In our 2013 annual report we shared that we have helped 18.1 million children and family members in the past year to reach their potential. Our reach is exponentially greater than this number because of people like the Hong Kong alumni, who have assisted thousands of others through their generosity.
Among them, there are successful doctors, surgeons, bankers and building contractors, but there is one man who stands out to me, having had a difficult life as a laborer with only a sixth-grade education. He lives in Australia with his wife and made a generous donation, especially in proportion to his income, to the endowment fund named for Dr. Mills. This man was unable to attend the gathering in Hong Kong, but he sent this note with his donation:
Please accept our small offering to express our sincere gratitude and support of the works of ChildFund International. May our Lord bless ChildFund, as well all the people working there. Last but not least, may we say a big THANK YOU!
Please enjoy a short video slideshow of our Hong Kong alumni from past and present day:
In April 2012, David Jenkins found himself on his sofa, watching TV while recovering from surgery in his Las Vegas home. That’s when he saw a commercial for ChildFund, and his attention was captured by the children on the screen. His next step was to go to our website’s financial accountability section to do some research.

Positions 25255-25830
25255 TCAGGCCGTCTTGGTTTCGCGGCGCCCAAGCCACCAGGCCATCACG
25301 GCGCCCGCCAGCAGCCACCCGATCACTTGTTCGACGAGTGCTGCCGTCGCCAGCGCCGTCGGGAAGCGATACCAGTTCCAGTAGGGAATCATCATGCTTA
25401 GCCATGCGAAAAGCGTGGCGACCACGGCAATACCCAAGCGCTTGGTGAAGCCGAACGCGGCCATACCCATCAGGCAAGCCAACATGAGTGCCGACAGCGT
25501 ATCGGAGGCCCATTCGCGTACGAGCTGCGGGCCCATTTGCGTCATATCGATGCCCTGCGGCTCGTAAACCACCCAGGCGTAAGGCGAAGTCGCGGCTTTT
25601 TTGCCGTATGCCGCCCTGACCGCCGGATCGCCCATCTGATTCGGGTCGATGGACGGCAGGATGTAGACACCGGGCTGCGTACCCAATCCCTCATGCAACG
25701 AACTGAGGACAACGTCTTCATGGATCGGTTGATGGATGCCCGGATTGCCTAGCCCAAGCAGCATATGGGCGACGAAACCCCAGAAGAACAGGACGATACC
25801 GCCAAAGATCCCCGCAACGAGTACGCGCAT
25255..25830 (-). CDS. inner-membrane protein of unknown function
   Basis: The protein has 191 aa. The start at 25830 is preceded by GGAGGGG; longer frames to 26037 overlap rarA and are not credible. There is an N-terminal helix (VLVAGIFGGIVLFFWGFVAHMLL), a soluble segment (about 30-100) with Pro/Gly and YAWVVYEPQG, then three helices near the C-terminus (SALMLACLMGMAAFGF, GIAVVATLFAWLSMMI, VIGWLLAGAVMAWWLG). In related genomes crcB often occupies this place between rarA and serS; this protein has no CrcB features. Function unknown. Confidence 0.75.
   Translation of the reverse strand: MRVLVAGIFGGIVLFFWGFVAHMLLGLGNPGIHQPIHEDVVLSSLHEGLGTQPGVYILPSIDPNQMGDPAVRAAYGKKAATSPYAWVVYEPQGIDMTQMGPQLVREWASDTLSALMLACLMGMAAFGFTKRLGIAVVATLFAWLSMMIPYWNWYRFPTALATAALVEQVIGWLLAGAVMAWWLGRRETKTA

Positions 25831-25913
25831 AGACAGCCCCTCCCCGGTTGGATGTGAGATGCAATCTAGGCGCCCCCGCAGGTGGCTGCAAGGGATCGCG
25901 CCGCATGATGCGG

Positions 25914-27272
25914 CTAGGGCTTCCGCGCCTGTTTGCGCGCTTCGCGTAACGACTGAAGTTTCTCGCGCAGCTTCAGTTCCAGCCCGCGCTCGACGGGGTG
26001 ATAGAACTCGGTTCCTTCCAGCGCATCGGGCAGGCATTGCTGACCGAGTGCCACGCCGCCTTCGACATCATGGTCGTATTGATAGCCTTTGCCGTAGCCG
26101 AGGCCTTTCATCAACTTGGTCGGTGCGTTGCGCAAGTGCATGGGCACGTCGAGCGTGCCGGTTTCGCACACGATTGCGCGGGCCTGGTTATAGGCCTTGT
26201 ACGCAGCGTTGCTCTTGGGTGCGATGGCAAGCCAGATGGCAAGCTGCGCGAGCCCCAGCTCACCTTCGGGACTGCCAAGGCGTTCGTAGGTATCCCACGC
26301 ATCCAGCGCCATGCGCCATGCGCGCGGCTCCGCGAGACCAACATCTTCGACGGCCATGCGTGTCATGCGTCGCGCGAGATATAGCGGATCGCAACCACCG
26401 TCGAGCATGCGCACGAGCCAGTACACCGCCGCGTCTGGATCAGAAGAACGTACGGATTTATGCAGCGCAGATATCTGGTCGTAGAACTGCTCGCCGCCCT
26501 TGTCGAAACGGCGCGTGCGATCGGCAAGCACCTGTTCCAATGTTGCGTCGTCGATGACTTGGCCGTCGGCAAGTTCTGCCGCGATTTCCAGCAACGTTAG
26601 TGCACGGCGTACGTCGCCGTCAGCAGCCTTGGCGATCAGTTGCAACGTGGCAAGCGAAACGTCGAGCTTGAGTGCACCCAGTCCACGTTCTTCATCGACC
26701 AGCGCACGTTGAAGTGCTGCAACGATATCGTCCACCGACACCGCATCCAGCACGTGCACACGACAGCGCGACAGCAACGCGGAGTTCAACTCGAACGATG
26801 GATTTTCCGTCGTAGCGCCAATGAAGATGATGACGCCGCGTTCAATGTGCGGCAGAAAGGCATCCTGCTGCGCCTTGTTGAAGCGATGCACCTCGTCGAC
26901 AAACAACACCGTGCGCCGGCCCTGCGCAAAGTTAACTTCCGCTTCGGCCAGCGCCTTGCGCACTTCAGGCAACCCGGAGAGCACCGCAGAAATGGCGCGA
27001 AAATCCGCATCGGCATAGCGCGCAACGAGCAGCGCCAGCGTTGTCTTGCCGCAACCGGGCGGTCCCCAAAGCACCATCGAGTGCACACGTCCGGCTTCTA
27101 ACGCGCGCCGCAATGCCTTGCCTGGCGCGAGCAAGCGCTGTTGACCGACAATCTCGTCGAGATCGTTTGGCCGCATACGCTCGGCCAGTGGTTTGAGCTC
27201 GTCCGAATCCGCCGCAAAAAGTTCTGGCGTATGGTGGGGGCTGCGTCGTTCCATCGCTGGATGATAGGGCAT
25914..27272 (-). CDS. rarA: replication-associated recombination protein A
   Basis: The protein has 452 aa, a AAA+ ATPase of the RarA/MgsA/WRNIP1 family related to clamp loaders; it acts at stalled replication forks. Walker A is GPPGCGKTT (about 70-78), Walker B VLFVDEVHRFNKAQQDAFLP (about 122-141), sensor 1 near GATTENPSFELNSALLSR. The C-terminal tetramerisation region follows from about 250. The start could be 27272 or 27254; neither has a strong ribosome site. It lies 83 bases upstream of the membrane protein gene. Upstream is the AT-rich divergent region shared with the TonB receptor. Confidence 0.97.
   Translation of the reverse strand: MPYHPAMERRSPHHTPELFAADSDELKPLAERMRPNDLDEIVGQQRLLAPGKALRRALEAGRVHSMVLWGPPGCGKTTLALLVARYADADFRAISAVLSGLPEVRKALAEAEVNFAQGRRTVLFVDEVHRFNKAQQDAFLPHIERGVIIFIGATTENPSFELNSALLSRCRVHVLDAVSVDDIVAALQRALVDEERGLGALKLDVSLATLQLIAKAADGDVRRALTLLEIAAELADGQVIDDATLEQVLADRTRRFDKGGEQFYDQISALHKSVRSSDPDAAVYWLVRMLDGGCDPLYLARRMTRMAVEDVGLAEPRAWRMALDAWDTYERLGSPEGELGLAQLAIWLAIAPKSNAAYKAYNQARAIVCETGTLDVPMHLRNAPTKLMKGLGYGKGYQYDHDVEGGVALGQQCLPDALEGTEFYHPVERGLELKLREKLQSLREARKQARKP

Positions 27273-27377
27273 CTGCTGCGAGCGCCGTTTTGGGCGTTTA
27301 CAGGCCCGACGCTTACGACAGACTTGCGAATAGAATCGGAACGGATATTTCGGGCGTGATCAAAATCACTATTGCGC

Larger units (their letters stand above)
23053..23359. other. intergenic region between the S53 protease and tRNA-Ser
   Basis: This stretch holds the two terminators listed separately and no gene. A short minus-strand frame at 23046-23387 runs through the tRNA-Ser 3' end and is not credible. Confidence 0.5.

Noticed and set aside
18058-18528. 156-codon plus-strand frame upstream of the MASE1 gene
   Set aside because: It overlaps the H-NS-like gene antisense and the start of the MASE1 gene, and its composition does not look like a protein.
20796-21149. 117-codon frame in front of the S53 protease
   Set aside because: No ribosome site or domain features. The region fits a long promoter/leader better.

“I liked what I saw,” David says, and he decided: “Well, I’m going to do this.” He began reading profiles of children in Mexico, in part because he knows two Mexican women who told him about some of their hardships growing up, challenges that many girls still face. The opportunity to get to know the child and immediate family by exchanging letters was also important to David. Right on the first page of search results for Mexico was Jessica, a girl from Ocumicho, in the state of Michoacan. She wore her hair in pigtails and looked quite serious and sad. “I’m not a big believer in divine intervention,” David says, “but I felt I needed to sponsor that little girl right there.”